March 7, 1949: Judy's first day of work on Annie consists of wardrobe fittings and a song rehearsal (song title not specified).
March 8, 1949: Rehearsals of "Anything You Can Do" and "They Say It's Wonderful" with Howard Keel in Rehearsal Hall A.
March 9, 1949: More rehearsals of "Anything You Can Do," "The Say It's Wonderful" with Howard Keel plus rehearsal of "You Can't Get A Man With A Gun."
March 10, 1949: More rehearsals of the numbers listed above, with the addition of "The Girl That I Marry." Judy was three hours late, working from 2 p.m. to 4:20 p.m.
March 11, 1949: More rehearsals of the numbers listed above. Judy arrived at 11:30 a.m. and worked through 5:15 p.m. with an hour for lunch.
March 15, 1949: Wardrobe fittings, plus more rehearsals of the numbers listed above.
March 16, 1949: Wardrobe fittings, plus more rehearsals of the numbers listed above.
March 17, 1949: Wardrobe and makeup tests cancelled as Judy was sick. She called and said she'd be ready at 2 p.m. rather than 10 a.m., citing "intestinal flu." At 3:45 p.m. she called Jennings again stating that she wouldn't make it in at all. She would be out sick the following two days.
March 21, 1949: Wardrobe and makeup tests (10 a.m. to lunch) plus rehearsal of "Doin' What Comes Natur'lly" (1 - 4:40 p.m.).
March 22, 1949: Wardrobe fittings (11 a.m. - Noon) plus rehearsal of "Doin' What Comes Natur'lly" (2 - 3:20 p.m.).
March 23, 1949: Rehearsals of "There's No Business Like Show Business" and "Doin' What Comes Natur'lly."
March 24, 1949: Assistant director Al Jennings reported: "Miss Garland was in at 8:30 a.m. to have hair dyed; Lunch 11:30 a.m. to 12:30 p.m.; due on set: 1:15. Arrived at 1:15; due to illness of Frank Morgan, rehearsal was cancelled and Mr. Keel made comparative makeup test with Miss Garland from 2 p.m. to 2:30 p.m. Dismissed at 3:50 p.m."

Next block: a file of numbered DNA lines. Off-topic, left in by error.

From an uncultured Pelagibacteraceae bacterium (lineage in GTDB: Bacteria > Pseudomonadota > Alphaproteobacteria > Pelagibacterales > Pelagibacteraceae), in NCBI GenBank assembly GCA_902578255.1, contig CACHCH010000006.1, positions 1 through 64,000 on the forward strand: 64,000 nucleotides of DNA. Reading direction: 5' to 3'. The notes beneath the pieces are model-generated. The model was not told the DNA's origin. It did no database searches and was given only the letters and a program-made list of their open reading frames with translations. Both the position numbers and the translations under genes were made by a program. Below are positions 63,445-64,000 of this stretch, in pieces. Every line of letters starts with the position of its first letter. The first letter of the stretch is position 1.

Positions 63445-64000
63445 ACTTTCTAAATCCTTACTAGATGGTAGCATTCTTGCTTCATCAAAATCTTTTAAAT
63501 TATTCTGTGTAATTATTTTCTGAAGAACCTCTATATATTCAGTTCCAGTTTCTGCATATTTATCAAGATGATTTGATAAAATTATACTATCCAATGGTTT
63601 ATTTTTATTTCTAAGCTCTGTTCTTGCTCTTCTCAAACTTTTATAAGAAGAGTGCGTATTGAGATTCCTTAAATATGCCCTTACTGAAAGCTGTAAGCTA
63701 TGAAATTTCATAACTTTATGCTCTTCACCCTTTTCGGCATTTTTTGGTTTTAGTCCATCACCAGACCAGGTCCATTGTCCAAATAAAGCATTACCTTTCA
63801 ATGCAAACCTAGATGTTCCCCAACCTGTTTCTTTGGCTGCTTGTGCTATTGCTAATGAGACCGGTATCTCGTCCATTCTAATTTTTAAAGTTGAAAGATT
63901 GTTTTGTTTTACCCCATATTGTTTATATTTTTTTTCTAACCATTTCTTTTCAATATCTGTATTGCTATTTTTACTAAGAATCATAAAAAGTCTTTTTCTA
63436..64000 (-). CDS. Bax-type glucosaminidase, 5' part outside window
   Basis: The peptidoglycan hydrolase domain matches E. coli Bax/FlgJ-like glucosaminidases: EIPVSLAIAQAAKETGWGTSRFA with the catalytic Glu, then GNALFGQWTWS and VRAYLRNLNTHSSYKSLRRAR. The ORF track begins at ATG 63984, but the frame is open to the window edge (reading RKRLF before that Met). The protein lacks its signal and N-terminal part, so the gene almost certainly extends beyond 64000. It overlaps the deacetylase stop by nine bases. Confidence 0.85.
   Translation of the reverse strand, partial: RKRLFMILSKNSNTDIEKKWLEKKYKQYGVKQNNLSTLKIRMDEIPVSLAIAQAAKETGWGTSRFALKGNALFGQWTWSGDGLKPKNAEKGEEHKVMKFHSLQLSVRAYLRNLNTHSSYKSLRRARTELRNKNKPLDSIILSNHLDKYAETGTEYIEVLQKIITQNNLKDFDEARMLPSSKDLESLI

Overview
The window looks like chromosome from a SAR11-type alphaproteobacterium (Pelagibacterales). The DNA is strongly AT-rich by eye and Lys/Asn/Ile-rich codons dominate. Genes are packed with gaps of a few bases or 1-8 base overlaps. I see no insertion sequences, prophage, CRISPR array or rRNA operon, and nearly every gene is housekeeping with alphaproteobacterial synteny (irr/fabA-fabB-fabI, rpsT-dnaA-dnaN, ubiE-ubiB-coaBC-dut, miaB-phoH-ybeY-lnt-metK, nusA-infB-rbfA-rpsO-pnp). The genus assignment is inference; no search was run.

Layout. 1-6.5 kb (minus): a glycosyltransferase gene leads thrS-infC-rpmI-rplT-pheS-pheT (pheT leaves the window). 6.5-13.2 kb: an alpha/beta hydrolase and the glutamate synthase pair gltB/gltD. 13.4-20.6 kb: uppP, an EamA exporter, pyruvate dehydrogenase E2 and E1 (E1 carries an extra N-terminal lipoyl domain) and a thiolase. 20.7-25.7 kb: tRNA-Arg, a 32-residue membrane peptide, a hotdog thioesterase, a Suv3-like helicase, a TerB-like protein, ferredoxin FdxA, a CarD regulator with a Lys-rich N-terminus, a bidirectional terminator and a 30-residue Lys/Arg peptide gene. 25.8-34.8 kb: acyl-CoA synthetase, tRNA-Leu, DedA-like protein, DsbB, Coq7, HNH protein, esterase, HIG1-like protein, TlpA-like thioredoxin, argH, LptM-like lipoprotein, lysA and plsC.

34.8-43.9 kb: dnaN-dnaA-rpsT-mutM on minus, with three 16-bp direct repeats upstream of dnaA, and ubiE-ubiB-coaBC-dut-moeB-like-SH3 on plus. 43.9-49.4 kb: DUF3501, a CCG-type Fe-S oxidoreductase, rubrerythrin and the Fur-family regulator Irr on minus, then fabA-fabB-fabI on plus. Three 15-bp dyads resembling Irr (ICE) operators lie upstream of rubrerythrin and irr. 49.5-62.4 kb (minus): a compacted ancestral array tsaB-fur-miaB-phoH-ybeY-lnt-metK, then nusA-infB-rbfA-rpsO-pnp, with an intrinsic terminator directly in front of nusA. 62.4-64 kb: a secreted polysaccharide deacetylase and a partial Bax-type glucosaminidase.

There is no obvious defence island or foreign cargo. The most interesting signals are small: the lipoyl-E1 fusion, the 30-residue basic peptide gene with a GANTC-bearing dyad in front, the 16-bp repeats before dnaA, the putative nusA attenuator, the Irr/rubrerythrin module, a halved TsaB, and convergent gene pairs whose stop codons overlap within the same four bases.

March 25, 1949: Recording session: "Doin' What Comes Natur'lly" and "You Can't Get A Man With A Gun."
March 28, 1949: Recording session: "They Say It's Wonderful" (with Howard Keel) plus the reprise of "The Girl That I Marry."
March 29, 1949: Silent makeup and hairdress tests. Judy arrived at 10 a.m. and was dismissed at 11 a.m.
March 30, 1949: Recording session: "Let's Go West Again." Judy and husband Vincente Minnelli announce their separation.
March 31, 1949: Recording session: "There's No Business Like Show Business" (with Howard Keel, Frank Morgan, and Keenan Wynn).
April 1, 1949: Recording session: "Anything You Can Do" (with Howard Keel) and "I've Got The Sun In The Morning."
April 2, 1949: Silent wardrobe and hairdress tests on Stage #4 with J. Carrol Naish & Geraldine Wall.
April 6, 1949: Filming begins with the "Doin' What Comes Natur'lly" song and dialog on the Exterior Wilson Hotel set.
April 7, 1949: More filming of "Doin' What Comes Natur'lly."
April 8, 1949: Filming on the Exterior N.Y. Pier set.
April 9, 1949: Filming on the Interior Pullman Car set.